HOW TO MAKE YOUR BOSS LOOK GOOD ON CAMERA
Updated: Aug 22, 2022
We live in the age of video where everyone, and every executive, is expected to be a TV star as well as a business leader. But, not every XVP or CXO is as good at being on TV as they are at running a business so how can you, dear marketing communicator, help them to shine on camera? Here’s five quick tips:
1.Don’t Make Them Talk To Camera
Staring into a lens is scary, its unblinking gaze can feel threatening, like talking to HAL in A Space Odyssey. It takes TV presenters years to learn to look so relaxed talking to an unresponsive glass disc without looking shifty. Instead, try interviewing your exec and recording their responses to the conversation. It’s far easier to talk to another person than a camera, just don’t forget to get them to encapsulate the question in their answer so you don’t have to write the questions on the screen (have you ever seen the Beeb do that?), for example if you ask their name, ensure they respond, “My name is…” and not just, “John”.
2. Do Consider Using A Presenter/Interviewer
It can be tough for one person to carry an entire video, so why not pair your exec up with an on-screen presenter who will bring their energy and charisma to the frame taking the pressure of your exec whilst lifting their game? They don’t have to be seated in a ‘fireside chat’ either, they can walk-and-talk together or share a coffee at a local cafe. Video is visual so think about how you can fill the frame with movement and life, not just the beige wall of your conference room. Sound is not an issue as long as the viewer can see where it's coming from.
3. Do Use Cutaways
Very few people can claim the accolade 'one take wonder' and most scenes you witness on TV are an amalgamation of multiple takes, but how do they make it looks so seamless? The answer is cutaways, sometimes also referred to as B-roll or GV’s (General Views). Essentially these are shots of anything other than the subject's face, which you can use to cover cuts or stumbles in their conversation. Typical shots will include gesticulating hands, backs-of-heads (so you can't see their mouth), illustrative stock footage and, my personal favourite, interviewer noddies, which are shots of the interviewer nodding in multiple different ways to show interest, concern, mirth and agreement that you can drop in at any point to cover a cut whilst making your exec look funnier or more interesting than they might actually be ;-)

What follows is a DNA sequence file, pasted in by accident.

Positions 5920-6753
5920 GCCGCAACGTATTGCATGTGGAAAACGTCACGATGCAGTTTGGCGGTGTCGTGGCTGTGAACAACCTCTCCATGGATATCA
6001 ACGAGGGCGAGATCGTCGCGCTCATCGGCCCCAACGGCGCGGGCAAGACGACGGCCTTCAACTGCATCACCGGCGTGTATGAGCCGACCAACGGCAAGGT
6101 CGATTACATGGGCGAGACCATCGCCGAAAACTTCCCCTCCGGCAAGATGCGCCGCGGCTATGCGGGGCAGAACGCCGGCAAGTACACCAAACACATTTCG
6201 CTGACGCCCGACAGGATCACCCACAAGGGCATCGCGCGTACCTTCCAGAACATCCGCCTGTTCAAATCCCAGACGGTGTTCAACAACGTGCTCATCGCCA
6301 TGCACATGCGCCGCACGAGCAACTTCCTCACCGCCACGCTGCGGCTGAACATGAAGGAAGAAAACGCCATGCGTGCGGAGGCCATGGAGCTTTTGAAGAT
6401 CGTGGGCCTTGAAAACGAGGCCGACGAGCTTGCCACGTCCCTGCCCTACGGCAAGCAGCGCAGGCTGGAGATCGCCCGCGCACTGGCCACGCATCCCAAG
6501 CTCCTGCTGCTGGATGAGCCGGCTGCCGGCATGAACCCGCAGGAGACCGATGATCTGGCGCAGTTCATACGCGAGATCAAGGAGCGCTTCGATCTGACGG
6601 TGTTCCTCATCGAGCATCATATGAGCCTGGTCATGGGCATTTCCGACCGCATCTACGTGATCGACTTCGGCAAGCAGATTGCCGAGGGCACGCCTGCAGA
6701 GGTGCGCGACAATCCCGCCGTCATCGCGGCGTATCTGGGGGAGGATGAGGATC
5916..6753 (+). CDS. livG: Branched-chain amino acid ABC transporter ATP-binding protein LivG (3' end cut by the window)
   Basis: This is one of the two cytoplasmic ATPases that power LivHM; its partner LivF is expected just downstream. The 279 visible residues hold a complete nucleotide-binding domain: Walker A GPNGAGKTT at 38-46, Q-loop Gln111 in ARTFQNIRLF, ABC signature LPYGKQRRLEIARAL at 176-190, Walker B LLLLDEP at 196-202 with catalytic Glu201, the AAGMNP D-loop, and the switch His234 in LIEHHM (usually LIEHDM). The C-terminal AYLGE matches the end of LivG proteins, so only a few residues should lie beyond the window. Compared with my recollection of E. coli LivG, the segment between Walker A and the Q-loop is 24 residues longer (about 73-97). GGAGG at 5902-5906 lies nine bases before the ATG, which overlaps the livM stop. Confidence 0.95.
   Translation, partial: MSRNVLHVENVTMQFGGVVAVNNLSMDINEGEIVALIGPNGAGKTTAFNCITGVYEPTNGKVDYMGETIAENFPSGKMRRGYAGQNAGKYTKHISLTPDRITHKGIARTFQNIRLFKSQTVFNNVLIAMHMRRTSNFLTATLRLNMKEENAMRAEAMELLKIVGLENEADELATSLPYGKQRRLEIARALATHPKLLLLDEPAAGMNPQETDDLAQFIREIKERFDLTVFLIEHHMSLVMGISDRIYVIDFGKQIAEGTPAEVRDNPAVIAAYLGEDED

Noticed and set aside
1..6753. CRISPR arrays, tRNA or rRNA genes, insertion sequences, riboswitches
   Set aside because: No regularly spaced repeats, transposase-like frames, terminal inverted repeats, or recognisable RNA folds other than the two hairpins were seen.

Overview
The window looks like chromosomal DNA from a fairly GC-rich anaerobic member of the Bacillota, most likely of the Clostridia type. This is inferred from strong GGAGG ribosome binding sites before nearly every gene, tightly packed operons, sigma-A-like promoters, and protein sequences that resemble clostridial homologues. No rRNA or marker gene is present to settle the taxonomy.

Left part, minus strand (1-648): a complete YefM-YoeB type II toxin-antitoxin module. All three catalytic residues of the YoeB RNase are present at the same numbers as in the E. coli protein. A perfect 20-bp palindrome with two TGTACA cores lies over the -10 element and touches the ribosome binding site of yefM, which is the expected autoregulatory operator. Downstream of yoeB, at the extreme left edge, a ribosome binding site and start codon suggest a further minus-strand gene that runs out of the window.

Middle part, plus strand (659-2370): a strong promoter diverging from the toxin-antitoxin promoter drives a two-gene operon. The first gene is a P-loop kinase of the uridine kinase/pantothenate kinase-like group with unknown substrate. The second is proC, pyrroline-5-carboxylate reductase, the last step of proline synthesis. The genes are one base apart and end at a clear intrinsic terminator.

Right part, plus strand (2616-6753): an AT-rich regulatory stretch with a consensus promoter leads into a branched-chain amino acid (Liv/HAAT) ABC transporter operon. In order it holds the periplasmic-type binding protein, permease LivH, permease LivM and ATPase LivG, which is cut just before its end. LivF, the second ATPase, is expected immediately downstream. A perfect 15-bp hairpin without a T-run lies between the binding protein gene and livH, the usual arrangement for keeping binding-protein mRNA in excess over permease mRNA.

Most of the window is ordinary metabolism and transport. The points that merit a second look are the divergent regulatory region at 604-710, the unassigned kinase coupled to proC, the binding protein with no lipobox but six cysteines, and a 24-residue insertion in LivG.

4. Don’t Make Them Read Cue Cards A.K.A. Idiot Cards
This is not so much a suggestion as an unbreakable law; no matter how much your exec begs you do not, I repeat DO NOT let them use cue cards placed above, below or beside the camera - they will look shifty and sound stilted reading them. No one has EVER looked good doing this. Just watch the performers on SNL as their eyes wander shiftily away from camera to glance at their scripts, which are often written on the day. They get away with it because it’s part of the humour and aesthetic of the show, but you won’t. Your exec is big enough, ugly enough, and paid highly enough to know about their business and if they need help then give the interviewer some bullet points that they can use to coax the desired answers out of your exec. If you insist on using a script then invest in media training and an autocue because 'idiot cards' don’t work!
5. Do Consider Using A Voiceover Instead
Finally, if your exec is really, REALLY uncomfortable speaking on camera then don’t force them. Shoot them going about their day, being very important and productive, hosting meetings, giving speeches, inspecting products, shaking hands and then use a professional voiceover artist to describe what he or she is up to and what that means for the business.
As a marketing and communications professional your job is not simply to get the message out but to get it out in a professional and engaging way. If you are not fortunate enough to work with an exec who can do that then these are are a few of the ways to get around the issue without excluding or undermining them.
If you want to learn more about video why not join me in Hong Kong on 15 & 16 April or Singapore on 6 & 7 May for a two-day workshop on Video Content Strategy & Production where I’ll cover everything from strategy to storytelling to production and editing so that you can create your own professional quality videos in-house? Click on the links below to find out more: